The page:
The viewer enters through open empty doors of a school and winds up in an entryway, where old slogans are hanging along with announcements and honor boards. If you turn to the left, the remains of the cafeteria and of the old school kitchen are visible, with little tables where kids used to have lunch. Behind the cafeteria opens up a long suite of former classrooms. At some point, they were divided by walls (the entrance into each classroom was from a gallery that went along the perimeter of the entire courtyard). Now there are no more walls. In their place, you can see beams on the floor, and altogether a long empty corridor with apertures of empty windows along both sides is formed. But on the walls of the former classrooms, one can see lesson schedules, programs of lessons in each class. On the floor, there are discarded notebooks that no one needs, textbooks, pens … In addition to these, there are also other, larger ‘school objects’: old maps, slate boards with notes on them, stand-boards with announcements, drawings, caricatures, mathematical problems …
If you turn back the other way into the entryway, then to the right (symmetrically to the cafeteria) there are the remains of the ‘teachers’ room’ – cabinets with supplies, school archives. On the floor and on old dust-covered tables there are school journals, field-trip schedules, progress reports, teachers’ shifts, etc. Beyond the ‘teachers’ room’ is the former zoological and geographical room: maps, models of mountains and oceans, stuffed birds and animals, tables of insects, fish, animals.
The next room, apparently, is the former classroom for art lessons (we can judge what was in each room only by the things that are left on the floor and walls, since just like in the left wing, there are no walls remaining to separate the rooms from one another: they have been destroyed, and empty space, like in the other half of the school, is visible to the very end). In this ‘classroom’ there are music stands, easels, drawing boards, theatrical costumes, masks on walls among the remaining children’s drawings and sketches for decorations.
Beyond this room is the sports game room. There is a climbing wall, balls on the floor, barbells, a volleyball net, and other sports inventory.
Farther, there is a room where children’s collections are exhibited. Standing along the perimeter of it are things that for some unknown reason were preserved: showcases where under glass in wonderful, undisturbed condition there is a collection of small objects, and under each is a short history, written by the pupil himself, of what each object is connected with for him and why he decided to make a collection out of them. There are 12 such collections.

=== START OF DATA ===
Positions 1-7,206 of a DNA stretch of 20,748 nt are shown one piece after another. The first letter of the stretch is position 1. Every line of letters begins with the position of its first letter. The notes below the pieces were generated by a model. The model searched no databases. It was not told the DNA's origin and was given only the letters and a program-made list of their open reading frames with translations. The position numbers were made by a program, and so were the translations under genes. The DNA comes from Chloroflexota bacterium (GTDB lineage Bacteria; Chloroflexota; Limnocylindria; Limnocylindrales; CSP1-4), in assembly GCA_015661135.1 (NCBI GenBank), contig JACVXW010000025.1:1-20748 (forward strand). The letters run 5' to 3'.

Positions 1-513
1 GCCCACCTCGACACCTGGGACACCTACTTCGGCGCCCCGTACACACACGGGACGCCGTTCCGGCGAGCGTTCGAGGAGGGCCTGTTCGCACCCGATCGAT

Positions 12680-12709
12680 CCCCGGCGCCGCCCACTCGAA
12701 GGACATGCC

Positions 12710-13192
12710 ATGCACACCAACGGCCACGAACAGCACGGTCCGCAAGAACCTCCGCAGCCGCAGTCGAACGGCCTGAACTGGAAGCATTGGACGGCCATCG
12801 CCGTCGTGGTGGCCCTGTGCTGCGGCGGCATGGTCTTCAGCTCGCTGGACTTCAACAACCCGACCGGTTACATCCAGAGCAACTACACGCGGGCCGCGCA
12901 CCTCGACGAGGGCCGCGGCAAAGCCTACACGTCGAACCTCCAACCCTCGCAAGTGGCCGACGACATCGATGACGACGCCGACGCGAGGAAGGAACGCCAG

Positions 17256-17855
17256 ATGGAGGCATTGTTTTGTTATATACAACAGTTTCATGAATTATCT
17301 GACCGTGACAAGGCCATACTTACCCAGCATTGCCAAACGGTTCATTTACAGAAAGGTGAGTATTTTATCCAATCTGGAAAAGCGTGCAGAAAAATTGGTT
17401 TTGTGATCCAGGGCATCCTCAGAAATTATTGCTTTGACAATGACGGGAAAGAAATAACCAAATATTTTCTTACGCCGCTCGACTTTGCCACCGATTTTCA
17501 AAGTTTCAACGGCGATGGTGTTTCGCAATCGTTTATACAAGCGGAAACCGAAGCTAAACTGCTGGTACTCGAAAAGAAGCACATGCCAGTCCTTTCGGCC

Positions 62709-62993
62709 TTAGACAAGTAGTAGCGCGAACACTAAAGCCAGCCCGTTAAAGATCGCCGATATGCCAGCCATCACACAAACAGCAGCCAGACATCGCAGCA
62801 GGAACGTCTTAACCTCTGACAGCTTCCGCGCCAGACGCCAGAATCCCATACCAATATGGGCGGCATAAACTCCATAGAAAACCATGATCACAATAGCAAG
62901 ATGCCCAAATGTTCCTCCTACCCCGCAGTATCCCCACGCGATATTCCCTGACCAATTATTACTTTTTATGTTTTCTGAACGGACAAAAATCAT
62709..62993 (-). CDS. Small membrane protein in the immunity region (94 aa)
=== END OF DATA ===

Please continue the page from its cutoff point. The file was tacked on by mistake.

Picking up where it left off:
Beyond this room is the room for ‘ideological education.’ Remains of posters are hanging, all kinds of appeals ‘for study, for discipline, for great progress,’ etc.
The last room is the room of military education. There are posters with depictions of the ‘class enemy’ – the bourgeois and his enemy army, the rules of military and drill readiness, etc. From all the rooms you can exit through separate doors into the courtyard of the school. Now it is completely overgrown with grass, and you can walk around it only along the inside gallery. In one of the corners of the gallery, the one closest to the entryway remains of the school toilet are visible, made out of boards with two entrances for boys and girls. The entire space of the school is flooded with sunshine and quiet. Sunny squares lie on the school floor. The blue sky is visible in the empty apertures. From all of this, the neglect reigning around does not seem so cheerless and depressing.
Perhaps there was in the past of each person who enters here, a school with a similar layout of classrooms and attributes, and, who knows, perhaps it is preserved in his memory I just like the image he sees here of School No. 6.
For many years the village school was in this place. The village where it was situated was small, and therefore there weren’t many children who went to it, and they received only an elementary education: there were six grades in the school. But among other village schools, No. 6 was considered to be very well equipped. There was a good staff of teachers, and the director was concerned with all that was necessary for the children who spent almost the entire day at the school: there was a gym class, a class for studying art and singing, a buffet cafeteria … Life in it went along happily. Everything in the school was in complete order, and among other schools of the region it was in first place in terms of ‘progress’ and in terms of the ‘organization of the academic process.’
If only something had not started to occur beyond the walls of the old school. The working village where it was located and which was the home of the children who ran there with such pleasure every morning, gradually started to decay and die. Perhaps there was no point in working in it any longer: the factory around which the village had been built decayed, grew old. Or perhaps life itself, isolated from other places, was becoming excessive and hard, or perhaps there were other reasons. But gradually, first one, then another family picked themselves up and moved away, and along with them the children, and it soon became clear that there was no sense in having and maintaining a school in this place.
The school was closed. No one had any need for the school building or for the other buildings of the village, and today there is emptiness and oblivion where just yesterday there was life and voices resounded. It is empty in the rooms. The courtyard is overgrown with grass up to one’s waist, and there is only wind, freely blowing through the building, through the empty windows, rustling the children’s notebooks left on the floor and the announcements about lessons and old geographical maps on the peeling walls . . .